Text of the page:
Day 131 – For Doreen

I forgot to put on sunscreen for the funeral. I didn’t even change out my sneakers for the heels I had packed the night before, so worried about being respectful. I thought those things would matter but death has a way of mocking the little formalities we observe. The dead don’t care what you’re wearing.

But you would’ve reminded me about the sunscreen. The two of us, forever indoors and longing for the beach, our weekends filled with texting screenshots of art projects and Amazon purchases, were so looking forward to the summer we’ve earned. You took your vitamins and your Claritin and paid extra for the UV protection in your sunglasses. I skid in daily on four hours of sleep and haven’t eaten a real vegetable in weeks. Something in the great cosmic milieu tells me there’s something unfair in you being the one who had to go, and me being the one who got to stay. I can’t even remember to put on sunscreen.

Your funeral was filled with the sort of people who would not, and did not, care if I showed up in sneakers. They did not mind that I obviously have the self-preservation instincts of a small child, as evidenced by my beet-red arrival to the memorial. They didn’t judge because you didn’t judge.

You were so well-loved by everyone. It took me by surprise how much I had come to love you, not because of who you are but because of who I am. It may be self-centered to think about it, but I’m not sure I could scrounge up more than a handful of people if my funeral was tomorrow. I burn too many bridges. But you never did; even those who managed to offend you were treated with your signature grace. You left this world with no enemies, and you left it far better than you found it.

So perhaps, in the great cosmic milieu, there’s something fair after all about you being the one who earned that endless summer vacation, and me being the one who has to keep struggling on without you. Where you are you don’t need sunscreen; I’ll try to remember mine from now on.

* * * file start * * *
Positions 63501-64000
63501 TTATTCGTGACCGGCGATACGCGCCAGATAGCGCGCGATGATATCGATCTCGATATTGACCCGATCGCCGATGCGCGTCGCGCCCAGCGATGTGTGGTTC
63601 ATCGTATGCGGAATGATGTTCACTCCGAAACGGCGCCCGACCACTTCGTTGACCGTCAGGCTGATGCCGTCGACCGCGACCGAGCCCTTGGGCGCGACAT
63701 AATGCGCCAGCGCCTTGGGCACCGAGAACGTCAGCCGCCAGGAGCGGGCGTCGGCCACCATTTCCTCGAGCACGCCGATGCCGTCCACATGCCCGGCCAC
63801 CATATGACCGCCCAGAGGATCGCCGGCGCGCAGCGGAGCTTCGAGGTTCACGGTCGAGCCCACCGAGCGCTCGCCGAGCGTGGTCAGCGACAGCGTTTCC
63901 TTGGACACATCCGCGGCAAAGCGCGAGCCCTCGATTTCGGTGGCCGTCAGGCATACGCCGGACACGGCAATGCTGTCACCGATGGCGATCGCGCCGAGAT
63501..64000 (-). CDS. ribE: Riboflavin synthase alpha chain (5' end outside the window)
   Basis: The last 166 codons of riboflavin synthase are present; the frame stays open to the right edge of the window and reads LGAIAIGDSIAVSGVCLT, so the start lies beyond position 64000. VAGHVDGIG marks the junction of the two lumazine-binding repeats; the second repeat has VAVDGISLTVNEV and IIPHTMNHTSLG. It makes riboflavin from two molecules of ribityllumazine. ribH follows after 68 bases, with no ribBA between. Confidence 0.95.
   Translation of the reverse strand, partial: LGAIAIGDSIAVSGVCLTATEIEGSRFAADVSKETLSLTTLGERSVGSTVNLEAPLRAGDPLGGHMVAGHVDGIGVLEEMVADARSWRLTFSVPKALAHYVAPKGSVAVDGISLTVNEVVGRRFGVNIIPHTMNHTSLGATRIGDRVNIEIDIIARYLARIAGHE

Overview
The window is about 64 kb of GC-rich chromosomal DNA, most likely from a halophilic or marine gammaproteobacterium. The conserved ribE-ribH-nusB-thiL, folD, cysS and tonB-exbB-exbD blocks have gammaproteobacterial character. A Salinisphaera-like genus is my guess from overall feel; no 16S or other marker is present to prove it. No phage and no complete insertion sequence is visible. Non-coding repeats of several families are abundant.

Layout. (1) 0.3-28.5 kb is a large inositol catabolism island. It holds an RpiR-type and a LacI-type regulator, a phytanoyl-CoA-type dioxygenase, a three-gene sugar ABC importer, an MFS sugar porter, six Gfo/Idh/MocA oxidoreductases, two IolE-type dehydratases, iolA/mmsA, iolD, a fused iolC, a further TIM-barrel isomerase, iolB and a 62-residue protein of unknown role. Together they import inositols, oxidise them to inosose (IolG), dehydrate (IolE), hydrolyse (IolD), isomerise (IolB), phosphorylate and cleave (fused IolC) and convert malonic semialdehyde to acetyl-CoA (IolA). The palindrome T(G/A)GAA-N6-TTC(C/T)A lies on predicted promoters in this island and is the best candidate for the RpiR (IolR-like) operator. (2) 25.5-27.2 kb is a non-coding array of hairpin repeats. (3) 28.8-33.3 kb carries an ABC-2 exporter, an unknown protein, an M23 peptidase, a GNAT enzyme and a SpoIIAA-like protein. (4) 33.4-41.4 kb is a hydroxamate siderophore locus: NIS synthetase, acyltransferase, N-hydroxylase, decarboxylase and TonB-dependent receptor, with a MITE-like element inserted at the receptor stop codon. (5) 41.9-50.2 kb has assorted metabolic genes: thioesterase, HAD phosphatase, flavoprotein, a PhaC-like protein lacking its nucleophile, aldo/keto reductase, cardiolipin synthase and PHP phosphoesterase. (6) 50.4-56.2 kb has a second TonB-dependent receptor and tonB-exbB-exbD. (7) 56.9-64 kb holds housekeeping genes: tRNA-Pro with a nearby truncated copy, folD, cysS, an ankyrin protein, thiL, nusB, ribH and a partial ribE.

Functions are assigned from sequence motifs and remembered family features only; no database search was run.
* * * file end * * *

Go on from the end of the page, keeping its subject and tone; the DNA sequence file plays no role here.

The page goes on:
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Day 100 – Lifeblood

We were born in a world
that promised us love,
that preached us backyard summers,
that taught us the value of honest work

We were born in a world
that fed us cinema,
that baited us with dreams it spun,
that led us to the brink and let us go

Come to find,
love’s a scheme we can’t afford
Come to find,
our honest work is not enough
Come to find,
we don’t deserve the things
we selfishly assumed
that we had every right
to desire

And so we are a generation spoiled by
ideology that we did not approve;
now we are a congregation ruled by
technology that we did not invent

Yet we’re the ones who have to fix the system,
the honest work for which they trained us up-
and we don’t have
any lifeblood
to spare.

Day 50 – I’m Staying in the Pool Today

I’m staying in the pool today
soaking up the last of the sun
because I know tomorrow means
the end of all my fun

I’m staying in the pool today
even after it gets dark
this may be my last chance to swim
so today I am a shark

I’m getting shriveled in the pool today
but I don’t care at all
they say that summer’s at its end
but I don’t care for fall

It’s getting pretty chilly in the pool today
my bones are frozen throughout
but I don’t care if the weekend’s done-
I’m still not getting out!

The Beginnings Of My First Anthology (!!!)

I have begun serious work on my first poetry anthology, scheduled to be released this summer! Scouring over almost 300 poems is no easy task :/ I know what my favorites are, but condensing them down to an appropriate chunk is proving difficult, not to mention the work of spit-shining them for publication. Blahhh. But I’m looking forward to such a daunting undertaking…

My question to you, loyal readers, is this: what are some of your favorites? Especially those of you who’ve been along for the ride with me for a while, are there any that stick out to you from the rest that you’d like to see included?

As always, feedback is much appreciated 🙂

Char